As the final term of the year progressed the leadership team of the Primary School began inevitably making plans for the following year. As part of these plans I was challenged to come up with a programme of professional development for some of our newest teachers. The aim was to develop a programme that would support these new teachers develop their teaching practice in the demanding atmosphere of a fee paying international school where the parents were very vocal about their high expectations. At this point I started researching some of the pre-existing programmes of professional development for teachers out there that I could adapt and use as a starting point.
One of the resources I looked at was the excellent Teach Like a Champion resources produced by Doug Lemov; particularly the Plug and Plays that are available on the Teach Like a Champion website. In the end though, due to my familiarity with the content and the extensive supporting research evidence, I decided to order the Embedding formative assessment two year professional development pack. At the same time that I ordered the pack, my school found out that Dylan Wiliam was running a 2 day professional development course in Chiang Mai in September and swiftly booked myself and another colleague to attend.
Upon returning from the summer break in August 2015, I found that the pack had arrived at school and I began looking through the resources with a view to planning a professional development course for our newest teachers. I quickly found that the various films, course materials and two year professional development structure was so extensive that I felt that I would not have to adapt much of the material at all.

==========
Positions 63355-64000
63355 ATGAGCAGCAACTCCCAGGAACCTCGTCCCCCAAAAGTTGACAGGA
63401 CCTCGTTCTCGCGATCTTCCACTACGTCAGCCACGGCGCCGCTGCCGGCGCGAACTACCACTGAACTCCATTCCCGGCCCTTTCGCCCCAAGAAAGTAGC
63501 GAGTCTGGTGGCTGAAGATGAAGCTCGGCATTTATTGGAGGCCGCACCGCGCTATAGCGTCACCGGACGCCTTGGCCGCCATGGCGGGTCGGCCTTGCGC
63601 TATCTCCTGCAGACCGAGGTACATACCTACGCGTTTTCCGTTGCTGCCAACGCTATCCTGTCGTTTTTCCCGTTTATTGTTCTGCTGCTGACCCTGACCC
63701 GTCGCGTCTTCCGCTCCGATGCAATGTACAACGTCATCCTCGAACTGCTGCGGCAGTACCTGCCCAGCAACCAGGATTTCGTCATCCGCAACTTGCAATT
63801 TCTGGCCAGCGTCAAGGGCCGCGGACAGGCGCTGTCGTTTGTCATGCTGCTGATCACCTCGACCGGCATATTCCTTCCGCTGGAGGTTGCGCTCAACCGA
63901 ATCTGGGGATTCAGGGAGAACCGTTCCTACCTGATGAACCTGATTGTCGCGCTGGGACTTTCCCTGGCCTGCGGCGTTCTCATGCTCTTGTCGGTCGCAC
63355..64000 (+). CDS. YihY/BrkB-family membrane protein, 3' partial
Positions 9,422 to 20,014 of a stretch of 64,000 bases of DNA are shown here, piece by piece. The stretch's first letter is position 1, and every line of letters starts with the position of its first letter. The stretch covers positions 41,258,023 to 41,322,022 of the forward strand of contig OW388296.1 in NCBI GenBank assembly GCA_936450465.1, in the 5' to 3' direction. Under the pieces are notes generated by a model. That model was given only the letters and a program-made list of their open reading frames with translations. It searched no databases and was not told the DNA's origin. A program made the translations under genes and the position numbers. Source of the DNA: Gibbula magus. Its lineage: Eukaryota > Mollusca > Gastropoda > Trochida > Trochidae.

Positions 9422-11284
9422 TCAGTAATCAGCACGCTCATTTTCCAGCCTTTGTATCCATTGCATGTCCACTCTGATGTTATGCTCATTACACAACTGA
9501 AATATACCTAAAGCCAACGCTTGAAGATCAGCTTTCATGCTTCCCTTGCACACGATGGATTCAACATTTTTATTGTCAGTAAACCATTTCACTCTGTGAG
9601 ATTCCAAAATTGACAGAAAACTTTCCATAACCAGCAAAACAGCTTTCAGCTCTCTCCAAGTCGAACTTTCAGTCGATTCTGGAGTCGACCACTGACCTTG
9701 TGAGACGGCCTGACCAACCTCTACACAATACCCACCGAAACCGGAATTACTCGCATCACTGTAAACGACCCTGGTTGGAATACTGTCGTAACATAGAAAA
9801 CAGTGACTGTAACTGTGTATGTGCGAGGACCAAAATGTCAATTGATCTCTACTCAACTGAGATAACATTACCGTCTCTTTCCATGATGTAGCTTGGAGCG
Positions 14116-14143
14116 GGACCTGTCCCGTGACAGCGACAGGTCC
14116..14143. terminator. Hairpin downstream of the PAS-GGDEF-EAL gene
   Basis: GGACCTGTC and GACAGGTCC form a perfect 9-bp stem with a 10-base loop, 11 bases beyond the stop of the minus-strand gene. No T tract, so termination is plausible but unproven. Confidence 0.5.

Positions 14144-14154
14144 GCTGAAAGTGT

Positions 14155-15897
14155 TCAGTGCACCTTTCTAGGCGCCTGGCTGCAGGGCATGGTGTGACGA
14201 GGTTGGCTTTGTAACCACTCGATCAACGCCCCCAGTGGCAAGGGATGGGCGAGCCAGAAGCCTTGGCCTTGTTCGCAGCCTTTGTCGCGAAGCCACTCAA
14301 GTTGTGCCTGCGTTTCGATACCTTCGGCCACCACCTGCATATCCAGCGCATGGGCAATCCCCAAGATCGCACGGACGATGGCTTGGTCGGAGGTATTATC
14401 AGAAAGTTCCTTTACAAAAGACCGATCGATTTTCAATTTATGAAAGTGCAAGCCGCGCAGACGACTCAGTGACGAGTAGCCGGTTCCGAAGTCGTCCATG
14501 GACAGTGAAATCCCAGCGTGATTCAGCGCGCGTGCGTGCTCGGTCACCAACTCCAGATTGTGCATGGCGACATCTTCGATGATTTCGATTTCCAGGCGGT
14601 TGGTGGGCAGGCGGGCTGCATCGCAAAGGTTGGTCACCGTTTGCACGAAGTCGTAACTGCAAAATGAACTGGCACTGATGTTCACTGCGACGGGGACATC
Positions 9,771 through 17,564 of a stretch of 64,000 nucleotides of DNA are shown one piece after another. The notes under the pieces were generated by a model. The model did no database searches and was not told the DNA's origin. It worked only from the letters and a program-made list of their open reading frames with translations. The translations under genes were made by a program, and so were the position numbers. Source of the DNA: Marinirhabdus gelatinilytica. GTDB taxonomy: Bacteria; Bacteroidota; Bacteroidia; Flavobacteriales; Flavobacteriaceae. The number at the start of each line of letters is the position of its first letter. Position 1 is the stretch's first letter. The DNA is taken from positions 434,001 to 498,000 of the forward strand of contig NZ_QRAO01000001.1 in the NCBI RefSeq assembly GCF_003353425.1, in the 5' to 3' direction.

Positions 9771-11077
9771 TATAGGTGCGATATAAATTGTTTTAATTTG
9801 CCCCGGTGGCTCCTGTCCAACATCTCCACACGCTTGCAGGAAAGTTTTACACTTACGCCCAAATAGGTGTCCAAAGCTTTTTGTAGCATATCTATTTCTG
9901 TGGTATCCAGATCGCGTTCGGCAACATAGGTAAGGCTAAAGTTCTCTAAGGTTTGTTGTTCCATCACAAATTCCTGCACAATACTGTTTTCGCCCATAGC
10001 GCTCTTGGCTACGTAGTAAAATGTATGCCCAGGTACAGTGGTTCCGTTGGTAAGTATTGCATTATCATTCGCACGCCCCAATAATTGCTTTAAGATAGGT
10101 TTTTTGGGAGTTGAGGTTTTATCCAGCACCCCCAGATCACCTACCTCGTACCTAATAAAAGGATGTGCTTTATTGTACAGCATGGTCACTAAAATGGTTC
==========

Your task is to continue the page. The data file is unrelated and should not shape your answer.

The pack contains all the resources required to set up Teacher Learning Communities. These are small supportive communities of 10-12 teachers who meet once a month, guided by the materials from the pack, to focus on introducing research backed strategies for formative assessment into the classroom. My initial idea was that I would lead the TLC, invite 4-5 teachers that we felt would benefit from the course and then leave the rest of the spaces to any volunteers who might be interested.
Before I went ahead with the plans, I provided a brief introduction of the materials to the rest of the leadership team of the school to ensure their approval before moving forward with the project. The response at this point was extremely encouraging; not only did the leadership team approve of the project but they now questioned whether the TLC meetings could be planned into the school calendar so that all teachers could take part. The head of the school also asked if the project could be extended, not only to include all staff in the Primary School but also to include Senior School staff, including specialists.